Public transport to and from Nakuru town was Monday paralysed as matatu operators protested their relocation from the central business district.
Hundreds of commuters were stranded and forced to walk long distances as matatu operators withdrew their vehicles from the roads demonstrating against the move by the county government.
The protests also paralysed business in sections of the town’s main street, Kenyatta Avenue.
The matatu operators, who have accused the county government of failure to properly consult them before their relocation, engaged police in running battles as they protested the move, which they termed dictatorial.
Nakuru Human Rights Network Director David Kuria led the more than 100 matatu operators in the protest, demanding their return to Nakuru town’s CBD.
Police were forced to lob teargas canisters to disperse the angry protesters, who were demanding to be allowed back to the CBD and other parts of the town where they initially conducted their business before they were relocated in March following the Covid-19 outbreak.
A section of the town’s Kenyatta Avenue was turned into a battlefront as the police confronted the angry protesters.
Attempts to barricade roads within the town were thwarted by heavy contingents of police officers deployed to maintain law and order.
At the centre of the showdown are concerns that the county government relocated the matatus from the CBD and dumped them in places not favourable for their business and which do not have basic social amenities.
The matatu operators have accused the county government of neglecting them. They also complained of harassment by county askaris.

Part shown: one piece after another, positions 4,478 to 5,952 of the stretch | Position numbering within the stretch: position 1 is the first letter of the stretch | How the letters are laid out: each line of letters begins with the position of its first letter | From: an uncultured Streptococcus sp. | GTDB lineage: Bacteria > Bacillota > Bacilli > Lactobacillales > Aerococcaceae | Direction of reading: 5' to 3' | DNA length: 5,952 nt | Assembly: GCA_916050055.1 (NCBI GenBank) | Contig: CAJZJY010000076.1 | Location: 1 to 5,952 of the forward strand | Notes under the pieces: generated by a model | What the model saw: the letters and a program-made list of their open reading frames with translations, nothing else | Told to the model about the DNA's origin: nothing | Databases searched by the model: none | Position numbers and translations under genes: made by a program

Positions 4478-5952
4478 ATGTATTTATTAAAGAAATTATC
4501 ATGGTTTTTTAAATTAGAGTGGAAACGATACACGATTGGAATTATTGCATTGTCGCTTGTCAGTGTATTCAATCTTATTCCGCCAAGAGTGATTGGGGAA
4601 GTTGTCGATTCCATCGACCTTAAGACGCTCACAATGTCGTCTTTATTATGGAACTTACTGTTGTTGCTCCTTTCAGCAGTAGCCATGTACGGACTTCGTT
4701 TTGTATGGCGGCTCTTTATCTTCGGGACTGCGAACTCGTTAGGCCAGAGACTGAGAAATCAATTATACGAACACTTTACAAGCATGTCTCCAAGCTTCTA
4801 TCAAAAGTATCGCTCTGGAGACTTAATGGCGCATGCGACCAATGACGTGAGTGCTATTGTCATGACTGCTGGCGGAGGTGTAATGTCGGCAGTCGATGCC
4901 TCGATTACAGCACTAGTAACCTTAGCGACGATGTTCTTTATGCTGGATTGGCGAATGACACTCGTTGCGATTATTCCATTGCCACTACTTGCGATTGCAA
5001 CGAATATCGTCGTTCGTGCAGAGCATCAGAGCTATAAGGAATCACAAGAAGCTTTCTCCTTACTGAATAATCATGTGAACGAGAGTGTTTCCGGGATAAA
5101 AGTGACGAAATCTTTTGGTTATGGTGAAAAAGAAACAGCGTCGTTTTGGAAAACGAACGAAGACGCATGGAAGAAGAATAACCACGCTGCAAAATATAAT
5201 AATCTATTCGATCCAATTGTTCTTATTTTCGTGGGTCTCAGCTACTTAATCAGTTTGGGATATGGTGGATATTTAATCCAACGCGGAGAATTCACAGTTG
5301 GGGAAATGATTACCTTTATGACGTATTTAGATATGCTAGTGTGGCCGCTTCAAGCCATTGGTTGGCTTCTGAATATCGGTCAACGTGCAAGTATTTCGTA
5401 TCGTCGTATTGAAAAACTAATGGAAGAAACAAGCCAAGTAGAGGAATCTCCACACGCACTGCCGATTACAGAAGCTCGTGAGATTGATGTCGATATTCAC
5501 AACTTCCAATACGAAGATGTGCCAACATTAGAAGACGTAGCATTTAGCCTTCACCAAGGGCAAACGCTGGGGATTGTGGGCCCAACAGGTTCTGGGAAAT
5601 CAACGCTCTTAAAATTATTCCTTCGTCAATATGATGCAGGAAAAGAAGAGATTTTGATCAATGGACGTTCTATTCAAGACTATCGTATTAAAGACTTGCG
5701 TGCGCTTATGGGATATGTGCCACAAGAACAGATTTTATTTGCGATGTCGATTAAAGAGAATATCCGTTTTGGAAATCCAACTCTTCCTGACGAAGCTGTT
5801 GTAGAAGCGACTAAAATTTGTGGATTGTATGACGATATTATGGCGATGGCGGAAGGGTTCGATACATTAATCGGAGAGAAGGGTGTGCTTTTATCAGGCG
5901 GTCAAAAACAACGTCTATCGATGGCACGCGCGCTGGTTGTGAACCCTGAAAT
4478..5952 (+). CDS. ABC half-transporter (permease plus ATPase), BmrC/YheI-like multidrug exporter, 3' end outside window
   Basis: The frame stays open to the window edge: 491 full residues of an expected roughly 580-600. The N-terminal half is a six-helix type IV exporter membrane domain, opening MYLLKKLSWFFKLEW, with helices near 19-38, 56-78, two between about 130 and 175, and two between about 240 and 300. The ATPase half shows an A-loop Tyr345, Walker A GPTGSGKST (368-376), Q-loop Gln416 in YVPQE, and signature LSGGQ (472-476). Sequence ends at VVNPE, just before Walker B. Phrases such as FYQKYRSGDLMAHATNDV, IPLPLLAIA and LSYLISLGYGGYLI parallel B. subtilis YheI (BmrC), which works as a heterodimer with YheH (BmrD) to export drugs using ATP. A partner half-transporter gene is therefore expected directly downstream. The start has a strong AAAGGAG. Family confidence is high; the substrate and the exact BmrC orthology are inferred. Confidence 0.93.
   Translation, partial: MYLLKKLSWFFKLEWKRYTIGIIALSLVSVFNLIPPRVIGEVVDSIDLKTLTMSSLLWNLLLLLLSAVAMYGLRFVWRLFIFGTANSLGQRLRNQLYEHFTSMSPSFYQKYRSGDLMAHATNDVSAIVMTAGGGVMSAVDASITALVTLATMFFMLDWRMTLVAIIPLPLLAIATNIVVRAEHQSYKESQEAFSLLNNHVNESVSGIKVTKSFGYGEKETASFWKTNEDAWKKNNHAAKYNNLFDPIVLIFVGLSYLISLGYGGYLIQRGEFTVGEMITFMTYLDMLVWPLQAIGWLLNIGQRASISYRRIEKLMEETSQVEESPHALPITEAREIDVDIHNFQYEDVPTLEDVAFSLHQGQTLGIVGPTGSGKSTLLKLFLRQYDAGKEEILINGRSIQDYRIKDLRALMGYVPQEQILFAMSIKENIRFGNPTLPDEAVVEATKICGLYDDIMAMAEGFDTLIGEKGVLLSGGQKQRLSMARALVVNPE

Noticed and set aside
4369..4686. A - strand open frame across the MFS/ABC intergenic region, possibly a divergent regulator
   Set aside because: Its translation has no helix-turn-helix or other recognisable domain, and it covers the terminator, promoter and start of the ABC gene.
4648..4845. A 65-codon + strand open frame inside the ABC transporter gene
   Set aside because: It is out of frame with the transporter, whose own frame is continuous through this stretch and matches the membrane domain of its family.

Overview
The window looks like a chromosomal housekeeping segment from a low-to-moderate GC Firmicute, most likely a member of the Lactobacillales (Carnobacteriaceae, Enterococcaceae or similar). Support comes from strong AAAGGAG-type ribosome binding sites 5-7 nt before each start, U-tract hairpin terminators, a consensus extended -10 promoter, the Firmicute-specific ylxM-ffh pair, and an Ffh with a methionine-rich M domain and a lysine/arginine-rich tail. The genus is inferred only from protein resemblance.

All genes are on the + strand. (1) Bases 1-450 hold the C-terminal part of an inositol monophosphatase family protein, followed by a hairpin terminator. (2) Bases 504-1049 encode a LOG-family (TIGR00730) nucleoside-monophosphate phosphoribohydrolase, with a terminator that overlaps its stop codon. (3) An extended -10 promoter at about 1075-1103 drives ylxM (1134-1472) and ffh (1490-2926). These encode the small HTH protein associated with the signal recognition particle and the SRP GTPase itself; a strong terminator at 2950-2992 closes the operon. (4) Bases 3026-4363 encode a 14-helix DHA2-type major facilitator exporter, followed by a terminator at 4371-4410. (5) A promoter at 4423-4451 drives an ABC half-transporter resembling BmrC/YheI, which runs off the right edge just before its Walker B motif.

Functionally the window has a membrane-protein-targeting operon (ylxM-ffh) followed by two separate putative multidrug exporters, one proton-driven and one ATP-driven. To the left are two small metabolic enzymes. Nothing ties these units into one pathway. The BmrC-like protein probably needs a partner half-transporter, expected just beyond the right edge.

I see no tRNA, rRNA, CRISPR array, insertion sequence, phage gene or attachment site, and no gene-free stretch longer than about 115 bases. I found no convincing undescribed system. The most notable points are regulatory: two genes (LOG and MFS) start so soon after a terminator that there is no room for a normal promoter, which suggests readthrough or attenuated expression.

The operators said the county government used the Covid-19 pandemic as an excuse to kick them out of town.
No social amenities
Addressing journalists at the Ziwani terminus, Mr Kuria said the new stages do not have the required social amenities yet Governor Lee Kinyanjui is forcing the matatus to remain there.
“We were relocated and dumped in places outside the CBD which do not have even social amenities like toilets. Whenever it rains, the situation becomes pathetic with passengers having to crowd in vehicles due to lack of shades,” said Mr Kuria.
“Governor Kinyanjui has now decided to use police officers to keep us out of the CBD yet his administration has not ensured the places we are currently operating from are favourable,” he added.
Police officers were also deployed to various entry points to Nakuru town.
Matatu operators who spoke with the Nation accused the county boss of not involving them in proper consultations before making the decision.
“We knew this was a well-orchestrated plan to effectively kick us out of the CBD but we will fight back and return by force. We have not been properly consulted,” Mr Sammy Kuria, a driver, told the Nation.
In response, Governor Kinyanjui termed the protests as uncalled-for.
“We consider the transport sector to be a critical enabler in unlocking development of the economy. This can only be achieved in a well-organised and planned manner. The county government of Nakuru has good intentions whose full implementation will lead to an expanded modern and vibrant town,” said the county boss.
He revealed plans by his administration to construct an ultra-modern bus terminus outside the CBD.
“The county is procuring a contractor to start the building of a modern transport centre that will include all amenities. We have already allocated Sh100 million for this project and will seek more funding to achieve better scope,” said Mr Kinyanjui.
While calling for patience and dialogue as the county seeks to construct the new terminus, Governor Kinyanjui said he will ensure the new matatu termini outside the CBD are refurbished.
The Nation learnt that the county government has acquired land at the Gate House roundabout, which was previously occupied by a private company, where it plans to establish the ultra-modern terminus.
Governor Kinyanjui announced the decision to lock matatus out of the CBD last week in a plan to decongest the town which is inching closer to a city status.